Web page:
“They purchased it, opened it into the cabana property and reallocated some of the guest bedroom space in 310 to 300, relieving the cabana of extra bulk. We edited the exterior of 300 so it would recede into the background of the pool garden,” Ferguson explained.
The added guesthouse, along with guest rooms in the other two buildings, easily accommodate visitors, including the couple’s son and daughter, as well as five grandchildren.
“The compound — or whatever you want to call it — is perfect for us two. But when everyone is here, everyone has his privacy,” Peter said. “Even though (the main house is) a small home, you get a lot of space.”
The estate also complements the Mays’ other homes — a country French-style vacation house in Beaver Creek, Colo., a Colonial-style residence in Bridgewater, Conn., and their New York City apartment.
In all, the main house has 4,900 square feet, the pool cabana has 4,200 square feet and the renovated house on Dunbar road has 4,100 square feet.
But combining all three houses into a unified compound wasn’t quite as effortless as it might appear today. Complicating things was a neighbor’s long driveway that bisects the main house from the pool pavilion property. And that means that to get to the pool, one has exit the lakefront property, walk along the sidewalk, pass the neighbor’s driveway and enter the pool property through its own gate.
“The simple gesture of a low wall, a flower bed and a uniform paint color,” Ferguson said, visually links the three properties.
An indoor-outdoor house
Glass doors from the main residence’s courtyard open onto the kitchen and breakfast room on the north and a hallway that accesses the master suite’s bedroom and bathrooms on the south. The courtyard also is central to the living room, which faces the lawn, the Lake Trail and the Intracoastal Waterway beyond. On one side of the living room is the lakefront master bedroom and on the other, the sunroom with a dining area.
“The separation between inside and outside is almost non-existent when the folding doors are open,” Ferguson said. “The courtyard is a source of light, air and space, which expands the feeling of the house beyond its actual size.”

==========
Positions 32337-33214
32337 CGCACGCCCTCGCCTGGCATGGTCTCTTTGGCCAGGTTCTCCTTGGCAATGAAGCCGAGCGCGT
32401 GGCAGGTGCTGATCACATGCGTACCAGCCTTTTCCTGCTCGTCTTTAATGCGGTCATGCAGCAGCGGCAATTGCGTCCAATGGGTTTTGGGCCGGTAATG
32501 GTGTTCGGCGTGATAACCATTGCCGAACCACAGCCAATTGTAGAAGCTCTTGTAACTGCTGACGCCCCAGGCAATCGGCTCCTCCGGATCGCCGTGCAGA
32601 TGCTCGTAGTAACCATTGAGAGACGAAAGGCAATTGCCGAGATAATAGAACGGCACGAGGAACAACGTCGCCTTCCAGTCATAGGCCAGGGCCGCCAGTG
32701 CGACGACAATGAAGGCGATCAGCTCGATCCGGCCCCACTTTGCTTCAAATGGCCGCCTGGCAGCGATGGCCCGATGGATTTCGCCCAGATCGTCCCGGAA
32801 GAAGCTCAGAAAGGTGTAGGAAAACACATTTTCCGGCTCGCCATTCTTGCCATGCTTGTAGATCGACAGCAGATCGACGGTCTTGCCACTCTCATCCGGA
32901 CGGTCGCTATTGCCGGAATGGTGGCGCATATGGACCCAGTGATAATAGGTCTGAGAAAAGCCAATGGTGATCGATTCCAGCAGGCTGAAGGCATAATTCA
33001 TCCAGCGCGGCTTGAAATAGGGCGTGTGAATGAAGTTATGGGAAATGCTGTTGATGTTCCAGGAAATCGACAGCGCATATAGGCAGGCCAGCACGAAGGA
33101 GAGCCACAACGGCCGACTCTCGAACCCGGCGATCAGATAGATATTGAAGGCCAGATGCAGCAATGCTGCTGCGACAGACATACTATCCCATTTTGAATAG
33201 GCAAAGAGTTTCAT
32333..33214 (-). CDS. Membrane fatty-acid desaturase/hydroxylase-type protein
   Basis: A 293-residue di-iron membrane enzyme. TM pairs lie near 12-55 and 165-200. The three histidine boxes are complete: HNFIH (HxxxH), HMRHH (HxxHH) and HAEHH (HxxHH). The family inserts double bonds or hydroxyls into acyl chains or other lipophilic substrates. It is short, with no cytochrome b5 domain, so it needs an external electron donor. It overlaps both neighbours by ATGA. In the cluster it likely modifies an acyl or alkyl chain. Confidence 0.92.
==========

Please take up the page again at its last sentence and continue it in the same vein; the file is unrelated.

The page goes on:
With an outdoor fireplace and barbecue grill, the courtyard is also the home’s main dining area. “I call that my ‘Renato’s courtyard,’” Peter May said, referencing the popular restaurant known for its alfresco seating in Via Mizner off Worth Avenue.
The house also has an unusual garage, which doesn’t act like a garage at all. Town codes required the freestanding house to have a garage, even though the Mays park their cars in the one next door.
Ferguson fitted the garage opening with a bank of folding French doors, so that it could accommodate cars if necessary. But Williams designed the space as a media room, with a rug, comfortable seating and a screen that drops down from the ceiling.
At the pool pavilion next door, an expansive living area faces the pool, which stretches nearly to Dunbar Road. A pergola is attached to the pavilion to provide shade for the
Peter and Leni May bought this 1960 Palm Beach Regency-style house at 300 Dunbar Road at the corner of Bradley Place, and remodeled it as part of their compound. The estate occupies the south side of Dunbar Road between Bradley Place and the lake.
The pool pavilion is fronted by a pergola that shelters its patio. The patio’s stone decking was continued into the pavilion to unify the spaces.
A pathway leads from the sidewalk gate into the separate property just east of the main house.